Police officer’s tournament helps raises funds for Hope Academy
On a rainy Saturday in Alta Vista, young men wearing T-shirts reading Hope Academy fill a high school gymnasium with shouts, cheers and the squeak of athletic shoes.
The basketball tournament at Ridgemont and St. Patrick’s high schools is the most recent of Const. Mahamud Elmi’s fundraising events to build an English-language school in his hometown Bursalah, Somalia. What started as an idea that occurred to Elmi after a trip to Somalia in 2008 is getting close to becoming a reality, with the land purchased and construction underway with the help of Elmi’s ability to mobilize his large circle of friends, coworkers, family and members of the Ottawa Somali community.
“It’s very difficult, of course. It’s tough. It’s challenging. There are a lot of obstacles,” Elmi says. “But at the same time, it’s doable. It can be done.”
Those words could sum up much of Elmi’s life. After fleeing Somalia at the age of 10 for a Kenyan refugee camp, he eventually made his way to Ottawa to join his aunt and her family. He became an Ottawa police officer in 2006 and is the constable assigned to Ridgemont.
His return to Somalia in 2008 left a deep impression on him, and he came back to Ottawa determined to help the many families who can’t afford to send their children to school. He set a goal of opening the doors in September of 2012 and says he’s on track to achieve it.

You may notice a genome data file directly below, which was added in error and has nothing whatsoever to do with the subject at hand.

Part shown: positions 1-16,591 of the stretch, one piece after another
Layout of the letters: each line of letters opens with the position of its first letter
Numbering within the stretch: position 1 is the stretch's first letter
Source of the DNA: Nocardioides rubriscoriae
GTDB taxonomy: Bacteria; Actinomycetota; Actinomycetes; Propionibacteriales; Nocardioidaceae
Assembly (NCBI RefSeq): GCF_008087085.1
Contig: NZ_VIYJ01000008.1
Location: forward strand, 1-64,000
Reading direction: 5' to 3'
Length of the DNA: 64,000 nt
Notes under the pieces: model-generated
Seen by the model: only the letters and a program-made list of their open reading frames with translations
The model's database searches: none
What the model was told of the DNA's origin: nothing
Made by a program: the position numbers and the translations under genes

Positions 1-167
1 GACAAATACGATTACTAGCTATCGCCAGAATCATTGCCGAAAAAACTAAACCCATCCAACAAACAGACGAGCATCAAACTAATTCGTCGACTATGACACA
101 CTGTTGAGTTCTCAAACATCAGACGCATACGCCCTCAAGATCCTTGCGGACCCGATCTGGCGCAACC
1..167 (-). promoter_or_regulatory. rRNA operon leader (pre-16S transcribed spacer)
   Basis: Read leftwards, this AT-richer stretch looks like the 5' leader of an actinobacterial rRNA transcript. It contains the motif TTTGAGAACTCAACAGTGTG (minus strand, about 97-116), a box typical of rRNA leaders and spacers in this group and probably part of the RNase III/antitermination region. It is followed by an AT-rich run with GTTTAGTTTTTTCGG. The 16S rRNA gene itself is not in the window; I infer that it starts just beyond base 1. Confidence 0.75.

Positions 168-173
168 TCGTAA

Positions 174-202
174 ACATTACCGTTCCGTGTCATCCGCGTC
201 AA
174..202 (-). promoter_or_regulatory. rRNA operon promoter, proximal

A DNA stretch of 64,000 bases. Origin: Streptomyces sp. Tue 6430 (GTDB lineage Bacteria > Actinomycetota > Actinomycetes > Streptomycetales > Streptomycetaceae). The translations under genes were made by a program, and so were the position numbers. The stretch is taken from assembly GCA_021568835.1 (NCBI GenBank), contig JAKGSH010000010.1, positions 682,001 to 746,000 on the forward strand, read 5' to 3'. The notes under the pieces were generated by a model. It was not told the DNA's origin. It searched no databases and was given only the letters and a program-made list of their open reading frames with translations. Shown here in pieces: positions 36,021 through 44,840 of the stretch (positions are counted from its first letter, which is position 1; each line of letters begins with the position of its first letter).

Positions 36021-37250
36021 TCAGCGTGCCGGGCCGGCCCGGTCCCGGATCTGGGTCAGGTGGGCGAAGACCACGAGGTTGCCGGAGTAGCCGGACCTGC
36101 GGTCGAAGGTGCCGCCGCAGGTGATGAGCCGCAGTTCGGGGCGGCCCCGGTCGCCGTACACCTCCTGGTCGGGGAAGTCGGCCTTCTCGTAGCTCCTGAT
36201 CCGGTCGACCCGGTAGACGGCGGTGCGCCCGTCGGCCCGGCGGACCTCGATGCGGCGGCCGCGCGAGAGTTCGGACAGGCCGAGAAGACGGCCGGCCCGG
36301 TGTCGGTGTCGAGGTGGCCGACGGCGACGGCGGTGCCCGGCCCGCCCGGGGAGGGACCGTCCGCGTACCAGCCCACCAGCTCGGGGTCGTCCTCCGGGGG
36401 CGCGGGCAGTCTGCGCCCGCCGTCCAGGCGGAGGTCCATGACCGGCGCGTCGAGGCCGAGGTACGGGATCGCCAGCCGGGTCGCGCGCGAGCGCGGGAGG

“I think we’ll be successful. We’ll get our goal, I think, by the year 2012.”
Yusuf Mohamed, a youth worker at Ottawa’s Somali Centre and an assistant basketball coach at Ridgemont, says he’s not surprised. The small army of basketball players soaking their Hope Academy T-shirts with sweat are a testament to Elmi’s ability to organize and inspire, he says.
“I love him to death. He’s one of those guys who when he say’s he’s going to do something, he’s actually going to do it. He’s not going to stop until he sees through with it.”
The tournament is in its second year, and Elmi says he plans to make it an annual event that will continue to provide funds for the school once it opens. He’s raised about $25,000 so far, which he says is about half of what he needs to get it off the ground.
Elmi’s brother is in Somalia coordinating construction efforts on the ground. He has an investor, businessman Steve Lerner, who has committed to paying for teachers’ salaries and school uniforms for two out of the planned five classrooms.
There’s still a lot of work to be done before that, however. Back at the tournament, Elmi’s wife Amoune Omer keeps the players well fed with an impressively large snack bar menu, with aluminum containers full of rice, chicken, samosas and sandwiches cooked and donated by Somali elders.
The couple has a two-yearold and another child on the way, but Omer says they haven’t let that slow them down.
“Last time, we did softball and I was seven months pregnant,” she says. “Kids are the future. We try to make sure that they have the same opportunities they have here in Canada .”
Participants Mohamed Ali and Haider El Badry say Elmi used to be their high school basketball coach and they were happy to play again. “Our money’s going to something good,” says Carleton student El Badry, 22. “It’s a win-win situation.”
Photograph by: Julie Oliver, The Ottawa Citizen